This is an example of a 5 million German Mark note from 1923 when Germany was going through hyperinflation after the First World War when trying to pay off their repatriation debts. The hyperinflation was caused by the German Government printing too much money to try and pay off their debts this caused the money to be worthless which then caused the hyper inflation.
To pay for the Large costs of the ongoing First World War, Germany suspended the gold standard (the convertability of its currency into gold) when the war broke out. Unlike France, who imposed its first income tax to pay for the War, German Empoer Wilhelm II and the Riechstag decided unamimously to fund the war by entirely borrowing, a decision criticized by financial experts such as Hjalmar Schacht as a dangerous risk for currency devaluation.
The government believed that it would be able to pay off the debt by winning the war and plundering the defeated allies. This was to be done by annexing resource-rich industrial territory in the west and east and imposing cash payments to Germany, similar to the cash idemnity that followed German victory over France in 1870. Thus, the exchange rate of the mark against the US Dollar steadily devalued from 4.2 to 7.9 marks per dollar, a preliminary warning to the extreme postwar inflation.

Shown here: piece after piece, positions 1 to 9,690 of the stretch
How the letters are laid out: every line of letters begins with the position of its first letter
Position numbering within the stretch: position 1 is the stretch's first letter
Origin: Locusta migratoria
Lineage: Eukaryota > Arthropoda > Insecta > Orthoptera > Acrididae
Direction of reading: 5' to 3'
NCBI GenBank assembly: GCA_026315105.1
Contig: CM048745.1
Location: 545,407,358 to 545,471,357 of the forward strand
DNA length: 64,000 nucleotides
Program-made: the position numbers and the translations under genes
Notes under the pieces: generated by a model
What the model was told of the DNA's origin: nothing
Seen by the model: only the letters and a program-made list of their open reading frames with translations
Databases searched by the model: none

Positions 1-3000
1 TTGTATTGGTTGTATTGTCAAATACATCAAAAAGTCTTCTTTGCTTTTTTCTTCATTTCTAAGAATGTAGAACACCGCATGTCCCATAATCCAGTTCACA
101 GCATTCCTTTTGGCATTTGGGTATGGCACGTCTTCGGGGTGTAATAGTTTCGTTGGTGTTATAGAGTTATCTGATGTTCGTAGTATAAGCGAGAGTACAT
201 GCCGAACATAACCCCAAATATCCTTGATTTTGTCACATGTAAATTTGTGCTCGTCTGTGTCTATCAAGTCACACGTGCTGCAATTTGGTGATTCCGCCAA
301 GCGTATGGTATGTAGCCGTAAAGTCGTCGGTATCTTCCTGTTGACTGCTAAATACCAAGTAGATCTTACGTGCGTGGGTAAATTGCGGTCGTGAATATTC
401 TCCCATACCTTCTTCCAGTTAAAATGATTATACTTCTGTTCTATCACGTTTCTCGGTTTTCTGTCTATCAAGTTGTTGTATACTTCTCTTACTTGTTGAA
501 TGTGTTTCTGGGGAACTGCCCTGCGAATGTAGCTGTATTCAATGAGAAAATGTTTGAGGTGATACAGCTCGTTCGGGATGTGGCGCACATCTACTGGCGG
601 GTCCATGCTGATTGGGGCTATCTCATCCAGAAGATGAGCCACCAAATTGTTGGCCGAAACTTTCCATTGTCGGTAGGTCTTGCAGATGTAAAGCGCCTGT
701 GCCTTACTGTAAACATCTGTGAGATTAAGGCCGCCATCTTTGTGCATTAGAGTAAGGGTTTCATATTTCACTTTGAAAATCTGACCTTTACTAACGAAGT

This strategy failed as Germany lost the war, which left the Weimar Republic saddled with massive war debts that it could not afford, a problem exacerbated by printing money without any economic resources to back it. The demand of the Treaty of Versailles for repatriations further accelerated the decline in the value of the mark, with 48 paper marks required to buy a US Dollar by late 1919.
In April 1921, the “London Payment Plan” ordered the German Government to pay repatriations in gold or foreign currency in annual installments of two billion gold marks plus 26% of the value of Germany’s imports. The first payment was made when it came due in June 1921, and marked the beginning of an increasingly rapid devaluation of the mark, which fell to approximately 330 marks per dollar.
By December 1922 the value of the mark fell to 7400 marks per US Dollar. The hyper inflation increased the prices of everyday items drastically, for example, a loaf of bread went from costing around 160 marks at the end of 1922 to costing 200,000,000,000 Marks by late 1923. By the end of November 1923, the US Dollar was worth 4,210,500,000,000 German Marks. This meant that very large notes had to be created which ranged from 50,000 to 50 trillion by 1923.